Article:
Thursday, June 16, 2011

Bride of the Week #60: Borden Ave. Bridge

This week's bridge is another little hidden gem - the Borden Ave. Bridge, in Long Island City, Queens.

This bridge crosses Dutch Kills, a northern branch of Newtown Creek (which separates Queens from Brooklyn), on Borden Ave. between 27th St. and Review Ave. It's a two-lane two-way street with sidewalks on both sides (the south sidewalk is currently closed for maintenance), a clearance above the water of only about four feet when closed, and only 127 feet long total.

What makes this bridge special is that it is a retractile drawbridge, meaning that the trapezoid-shaped bridge pulls back horizontally, diagonally, on rails. It is one of only four retractile bridges still operating in the U.S., one of the others being the Carroll St. Bridge in Brooklyn over the Gowanus Canal.

The first bridge on the site was a wooden bridge, built in 1868, which was later replaced by an iron swing bridge. The current bridge was built between 1906 and 1908, opening on March 25. On Dec. 31, 2008 the bridge was closed due to shifts in the western abutment, and reconstruction was required. This was complicated by soil contamination, but the reconstructed bridge was opened on Dec. 23, 2010.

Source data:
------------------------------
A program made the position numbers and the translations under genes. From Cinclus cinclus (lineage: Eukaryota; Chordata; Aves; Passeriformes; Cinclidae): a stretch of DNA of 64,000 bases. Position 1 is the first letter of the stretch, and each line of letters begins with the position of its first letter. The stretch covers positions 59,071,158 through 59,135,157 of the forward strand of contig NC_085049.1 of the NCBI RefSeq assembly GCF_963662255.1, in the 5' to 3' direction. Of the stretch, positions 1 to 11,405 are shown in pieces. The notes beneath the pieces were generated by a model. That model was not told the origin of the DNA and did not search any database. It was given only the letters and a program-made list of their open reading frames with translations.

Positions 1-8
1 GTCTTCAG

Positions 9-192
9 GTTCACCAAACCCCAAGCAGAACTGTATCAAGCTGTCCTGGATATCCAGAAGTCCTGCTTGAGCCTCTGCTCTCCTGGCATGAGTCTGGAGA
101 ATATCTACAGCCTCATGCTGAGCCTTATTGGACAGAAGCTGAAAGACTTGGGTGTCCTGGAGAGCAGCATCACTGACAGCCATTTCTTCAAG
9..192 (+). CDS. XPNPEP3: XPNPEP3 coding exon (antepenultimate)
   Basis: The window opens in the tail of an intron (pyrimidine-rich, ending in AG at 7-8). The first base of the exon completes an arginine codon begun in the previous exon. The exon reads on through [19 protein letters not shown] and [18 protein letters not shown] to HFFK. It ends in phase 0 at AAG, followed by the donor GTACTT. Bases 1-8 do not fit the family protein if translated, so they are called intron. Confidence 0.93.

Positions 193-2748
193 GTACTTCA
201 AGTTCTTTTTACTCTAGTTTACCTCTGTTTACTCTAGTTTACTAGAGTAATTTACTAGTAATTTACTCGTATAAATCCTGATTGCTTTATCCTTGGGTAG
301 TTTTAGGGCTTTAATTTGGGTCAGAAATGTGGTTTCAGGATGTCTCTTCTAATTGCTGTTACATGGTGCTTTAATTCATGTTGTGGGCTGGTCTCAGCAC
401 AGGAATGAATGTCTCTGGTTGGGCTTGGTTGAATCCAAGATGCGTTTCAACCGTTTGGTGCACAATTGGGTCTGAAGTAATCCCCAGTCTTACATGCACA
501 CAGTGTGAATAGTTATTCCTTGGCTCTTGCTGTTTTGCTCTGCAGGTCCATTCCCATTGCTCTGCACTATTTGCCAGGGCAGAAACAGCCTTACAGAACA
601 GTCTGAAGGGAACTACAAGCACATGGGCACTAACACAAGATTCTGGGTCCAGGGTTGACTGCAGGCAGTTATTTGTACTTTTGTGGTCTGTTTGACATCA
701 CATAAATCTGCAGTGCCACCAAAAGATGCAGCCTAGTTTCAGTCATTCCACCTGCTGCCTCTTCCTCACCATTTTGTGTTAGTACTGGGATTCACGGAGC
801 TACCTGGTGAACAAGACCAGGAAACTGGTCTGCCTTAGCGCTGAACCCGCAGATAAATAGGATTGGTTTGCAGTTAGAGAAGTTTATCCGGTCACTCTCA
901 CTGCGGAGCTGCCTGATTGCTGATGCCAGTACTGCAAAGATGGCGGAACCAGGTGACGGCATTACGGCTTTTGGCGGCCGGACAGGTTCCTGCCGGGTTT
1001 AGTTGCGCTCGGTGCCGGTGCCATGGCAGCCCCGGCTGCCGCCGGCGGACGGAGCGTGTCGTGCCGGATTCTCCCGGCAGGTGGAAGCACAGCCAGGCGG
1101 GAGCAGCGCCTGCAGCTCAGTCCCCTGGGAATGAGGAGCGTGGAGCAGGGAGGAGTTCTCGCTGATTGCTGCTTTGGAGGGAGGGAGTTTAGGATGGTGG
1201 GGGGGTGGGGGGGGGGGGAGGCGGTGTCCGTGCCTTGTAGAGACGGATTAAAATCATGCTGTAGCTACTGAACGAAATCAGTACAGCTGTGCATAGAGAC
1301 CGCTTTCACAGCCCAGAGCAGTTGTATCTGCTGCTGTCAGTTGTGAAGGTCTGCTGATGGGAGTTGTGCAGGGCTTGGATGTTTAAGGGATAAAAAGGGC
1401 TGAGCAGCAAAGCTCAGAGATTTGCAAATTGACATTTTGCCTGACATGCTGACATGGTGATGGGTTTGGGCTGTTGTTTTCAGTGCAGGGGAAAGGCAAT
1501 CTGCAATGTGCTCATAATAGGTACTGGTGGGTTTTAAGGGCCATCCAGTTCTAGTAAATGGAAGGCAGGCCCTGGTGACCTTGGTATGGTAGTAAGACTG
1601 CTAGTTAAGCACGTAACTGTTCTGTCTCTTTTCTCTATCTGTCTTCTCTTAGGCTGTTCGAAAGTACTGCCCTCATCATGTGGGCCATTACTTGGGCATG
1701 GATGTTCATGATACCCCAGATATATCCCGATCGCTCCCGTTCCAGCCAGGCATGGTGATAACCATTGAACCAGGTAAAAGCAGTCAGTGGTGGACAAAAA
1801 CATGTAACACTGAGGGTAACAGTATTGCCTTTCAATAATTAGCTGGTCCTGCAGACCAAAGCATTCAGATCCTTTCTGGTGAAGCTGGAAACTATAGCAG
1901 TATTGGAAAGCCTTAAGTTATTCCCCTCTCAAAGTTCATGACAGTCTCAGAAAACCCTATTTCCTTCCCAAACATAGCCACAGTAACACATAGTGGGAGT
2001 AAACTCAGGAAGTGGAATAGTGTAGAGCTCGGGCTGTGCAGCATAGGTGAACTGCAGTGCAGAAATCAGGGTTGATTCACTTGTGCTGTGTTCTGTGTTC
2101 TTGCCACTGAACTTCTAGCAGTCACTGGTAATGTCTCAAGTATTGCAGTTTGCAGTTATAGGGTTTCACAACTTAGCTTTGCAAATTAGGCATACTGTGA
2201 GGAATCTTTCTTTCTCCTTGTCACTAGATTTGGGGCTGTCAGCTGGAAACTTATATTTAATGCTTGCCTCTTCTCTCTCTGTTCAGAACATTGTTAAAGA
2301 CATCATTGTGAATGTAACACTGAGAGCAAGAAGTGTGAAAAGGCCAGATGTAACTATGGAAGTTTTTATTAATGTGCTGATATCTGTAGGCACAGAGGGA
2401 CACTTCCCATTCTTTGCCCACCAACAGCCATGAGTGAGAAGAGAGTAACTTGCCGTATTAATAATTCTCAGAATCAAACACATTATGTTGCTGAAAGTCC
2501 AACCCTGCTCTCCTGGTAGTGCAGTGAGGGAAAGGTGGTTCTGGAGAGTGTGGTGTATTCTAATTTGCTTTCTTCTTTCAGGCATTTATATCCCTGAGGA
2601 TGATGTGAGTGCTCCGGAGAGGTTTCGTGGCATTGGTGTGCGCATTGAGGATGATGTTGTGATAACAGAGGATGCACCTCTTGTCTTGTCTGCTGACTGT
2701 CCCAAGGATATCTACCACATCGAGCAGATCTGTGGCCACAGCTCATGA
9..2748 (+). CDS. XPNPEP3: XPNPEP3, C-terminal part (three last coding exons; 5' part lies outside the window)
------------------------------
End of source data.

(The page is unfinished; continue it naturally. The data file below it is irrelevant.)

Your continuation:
This area of Long Island City, or Sunnyside by some accounts, is a largely industrial area, no running paths or parks nearby, unless you count Calvary Cemetery to the southeast, generally not much of interest to runners unless you're taking a tour of the bridges of Newtown Creek and its tributaries as I did. But the more popular Pulaski Bridge is close by to the west, and the Greenpoint Ave. Bridge not far to the southeast, so if crossing one of those, it's worth a short side trip to see this little gem.

***Addendum: The Borden Ave. Bridge was obviously named after Borden Ave., but the street was apparently named after the Borden Milk Company that opened a plant in the area after the Civil War.

Pics: 1. North side of bridge, with sign telling of six-hour notification requirement for opening bridge; 2. Bridge at street level from the east, with operator's house on the right; 3. The bridge's rails, on the east bank on the south side (and Empire State Building in background).

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